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October, 2007: Taking Time Out

            What a busy month October is!  We need to take time to have time!
            We’re finally really in autumn and the days and nights grow colder.  Leaves turn wondrous colors and fall to earth.  Pumpkins are on your stoop or in your window.  It’s just harvest time.  But we need moments to savor, don’t we?  How do we ensure those?
            Let’s talk about how to recognize our good fortune - first, in terms of harvests, even with the current wheat shortage.  This year on October 16, 2007, we celebrate World Food Day.  Log onto the day’s website - - to see what you can do to ensure all of us on this bountiful planet are well fed and not just those who can afford it.  With global warming, we must look beyond our own lifespan to protect the next generations.
            Now that everyone is back at school, including collegiates, October 21-27 is National Collegiate Alcohol Awareness Week.  Let’s ensure our young adults drink responsibly if they are of age to do so and that they celebrate good fortune by savoring food and drink together.
            While we are this busy, how about “Take Back Your Time Day”?  October 24th is the date – a Wednesday – and we can stop to smell the autumn air!  Log onto either or to see what you can do to keep the “time famine” away from you and your loved ones!  Here’s an example of what the website found – Aussies get 4 paid weeks of annual leave GUARANTEED; Europeans get between 4-5 weeks; even the Japanese take 2 full weeks annually.  This is about challenging time poverty:

  • Millions of Americans are overworked, over-scheduled and just plain stressed out.
  • We're putting in longer hours on the job now than we did in the 1950s, despite promises of a coming age of leisure before the year 2000;
  • In fact, we're working more than medieval peasants did, and more than the citizens of any other industrial country;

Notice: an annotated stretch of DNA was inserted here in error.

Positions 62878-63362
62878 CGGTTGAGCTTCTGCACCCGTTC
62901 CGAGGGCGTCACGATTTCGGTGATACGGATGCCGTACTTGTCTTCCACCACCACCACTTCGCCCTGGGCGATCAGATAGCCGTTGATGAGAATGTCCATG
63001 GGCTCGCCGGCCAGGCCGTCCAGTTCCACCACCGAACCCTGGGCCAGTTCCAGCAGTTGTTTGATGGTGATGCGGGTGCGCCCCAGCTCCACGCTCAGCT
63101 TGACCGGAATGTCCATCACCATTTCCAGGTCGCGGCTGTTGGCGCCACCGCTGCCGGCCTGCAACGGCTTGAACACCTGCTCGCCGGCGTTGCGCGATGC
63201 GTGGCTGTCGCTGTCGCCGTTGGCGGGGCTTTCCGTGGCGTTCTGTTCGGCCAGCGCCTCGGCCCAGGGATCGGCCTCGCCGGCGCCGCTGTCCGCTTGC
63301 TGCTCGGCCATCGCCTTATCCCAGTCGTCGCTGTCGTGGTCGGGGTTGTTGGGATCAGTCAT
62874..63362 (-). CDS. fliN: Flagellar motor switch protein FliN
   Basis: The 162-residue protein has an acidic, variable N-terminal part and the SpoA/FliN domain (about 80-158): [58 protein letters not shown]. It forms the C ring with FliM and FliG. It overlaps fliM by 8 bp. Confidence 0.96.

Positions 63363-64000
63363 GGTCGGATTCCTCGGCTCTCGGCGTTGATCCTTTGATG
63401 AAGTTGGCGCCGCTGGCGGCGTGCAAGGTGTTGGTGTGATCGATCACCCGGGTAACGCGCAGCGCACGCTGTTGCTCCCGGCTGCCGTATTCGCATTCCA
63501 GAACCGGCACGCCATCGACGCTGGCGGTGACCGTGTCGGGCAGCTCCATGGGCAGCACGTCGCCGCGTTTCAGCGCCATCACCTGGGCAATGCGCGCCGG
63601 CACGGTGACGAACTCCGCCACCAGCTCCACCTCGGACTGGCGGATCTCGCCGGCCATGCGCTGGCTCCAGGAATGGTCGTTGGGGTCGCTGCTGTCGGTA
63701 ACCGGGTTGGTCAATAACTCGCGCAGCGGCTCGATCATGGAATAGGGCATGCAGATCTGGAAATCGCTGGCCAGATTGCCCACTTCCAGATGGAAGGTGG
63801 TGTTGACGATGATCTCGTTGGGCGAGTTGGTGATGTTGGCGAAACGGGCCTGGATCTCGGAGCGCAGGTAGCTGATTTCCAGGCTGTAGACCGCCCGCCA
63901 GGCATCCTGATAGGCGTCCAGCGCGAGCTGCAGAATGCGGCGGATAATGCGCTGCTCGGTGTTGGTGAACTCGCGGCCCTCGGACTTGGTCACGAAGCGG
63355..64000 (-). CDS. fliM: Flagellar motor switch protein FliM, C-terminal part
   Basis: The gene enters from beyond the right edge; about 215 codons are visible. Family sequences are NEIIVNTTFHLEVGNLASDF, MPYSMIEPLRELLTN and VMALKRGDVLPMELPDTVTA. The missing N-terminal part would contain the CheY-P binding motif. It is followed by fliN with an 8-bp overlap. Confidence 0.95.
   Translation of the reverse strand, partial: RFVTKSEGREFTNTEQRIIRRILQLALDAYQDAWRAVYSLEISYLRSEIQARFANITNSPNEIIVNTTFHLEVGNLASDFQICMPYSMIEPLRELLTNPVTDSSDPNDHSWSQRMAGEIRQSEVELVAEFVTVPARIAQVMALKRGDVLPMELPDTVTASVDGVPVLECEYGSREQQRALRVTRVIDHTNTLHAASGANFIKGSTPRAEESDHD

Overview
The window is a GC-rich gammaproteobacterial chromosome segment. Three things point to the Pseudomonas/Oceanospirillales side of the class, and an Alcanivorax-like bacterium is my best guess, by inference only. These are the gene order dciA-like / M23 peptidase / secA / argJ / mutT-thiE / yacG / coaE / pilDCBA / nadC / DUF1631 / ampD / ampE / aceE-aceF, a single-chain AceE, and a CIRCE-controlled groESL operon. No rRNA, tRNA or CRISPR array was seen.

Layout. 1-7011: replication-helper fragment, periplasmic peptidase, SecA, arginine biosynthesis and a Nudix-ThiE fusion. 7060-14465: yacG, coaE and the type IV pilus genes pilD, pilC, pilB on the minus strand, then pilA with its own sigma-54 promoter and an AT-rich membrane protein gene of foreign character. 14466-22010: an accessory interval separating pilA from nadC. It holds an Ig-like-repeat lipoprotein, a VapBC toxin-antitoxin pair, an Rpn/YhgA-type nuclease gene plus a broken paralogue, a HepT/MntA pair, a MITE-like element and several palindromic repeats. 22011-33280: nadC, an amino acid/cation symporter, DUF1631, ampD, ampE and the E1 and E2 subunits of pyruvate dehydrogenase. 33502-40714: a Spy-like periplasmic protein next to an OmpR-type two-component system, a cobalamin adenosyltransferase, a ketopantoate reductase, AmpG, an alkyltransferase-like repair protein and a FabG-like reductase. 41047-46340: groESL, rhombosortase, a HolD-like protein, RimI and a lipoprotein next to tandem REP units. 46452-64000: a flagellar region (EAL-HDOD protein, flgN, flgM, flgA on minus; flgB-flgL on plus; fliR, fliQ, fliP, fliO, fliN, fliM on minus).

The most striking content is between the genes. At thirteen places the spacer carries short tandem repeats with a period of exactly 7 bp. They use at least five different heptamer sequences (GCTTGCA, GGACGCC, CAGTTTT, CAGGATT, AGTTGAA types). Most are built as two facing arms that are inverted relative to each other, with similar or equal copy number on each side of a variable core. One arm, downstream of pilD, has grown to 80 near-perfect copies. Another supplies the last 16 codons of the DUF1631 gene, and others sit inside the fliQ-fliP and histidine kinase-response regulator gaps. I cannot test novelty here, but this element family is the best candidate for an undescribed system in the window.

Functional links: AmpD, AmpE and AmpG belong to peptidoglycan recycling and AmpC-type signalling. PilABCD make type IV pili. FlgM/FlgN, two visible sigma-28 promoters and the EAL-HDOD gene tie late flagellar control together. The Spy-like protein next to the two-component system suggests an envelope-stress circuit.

• Mandatory overtime is at near record levels, in spite of a recession;
  • On average, we work nearly nine full weeks (350 hours) LONGER per year than our peers in Western Europe do; and
  • Working Americans average a little over two weeks of vacation per year, while Europeans average five to six weeks. Many of us (including 37% of women earning less than $40,000 per year) get no paid vacation at all.

Those of us at SUNY Downstate or working in public service usually get some minimum time off based on union contracts.  But you may have a spouse, significant other, family member or close friend who does not have this in their workplace.
            Finally, the entire month of October is Domestic Violence Awareness Month and National Crime Prevention Month.  We know we care about one another.  But sometimes, in urban settings, it is hard to take a risk.  If you know someone is being abused, help them.  Direct them to resources  ( is just one website) either national or local.  And do report criminal behavior to the authorities.
            Which brings us to October 27th – MAKE A DIFFERENCE DAY!   This is all about “the neighborhood” – and you might qualify, depending upon your idea, for a grant to help you effect your idea.  Check out the information at  - (there’s a cool ‘idea generator’ link that helps you decide what would be a great way to help your neighbors) - and choose your way to make someone else’s day this fall!  Take time to savor October!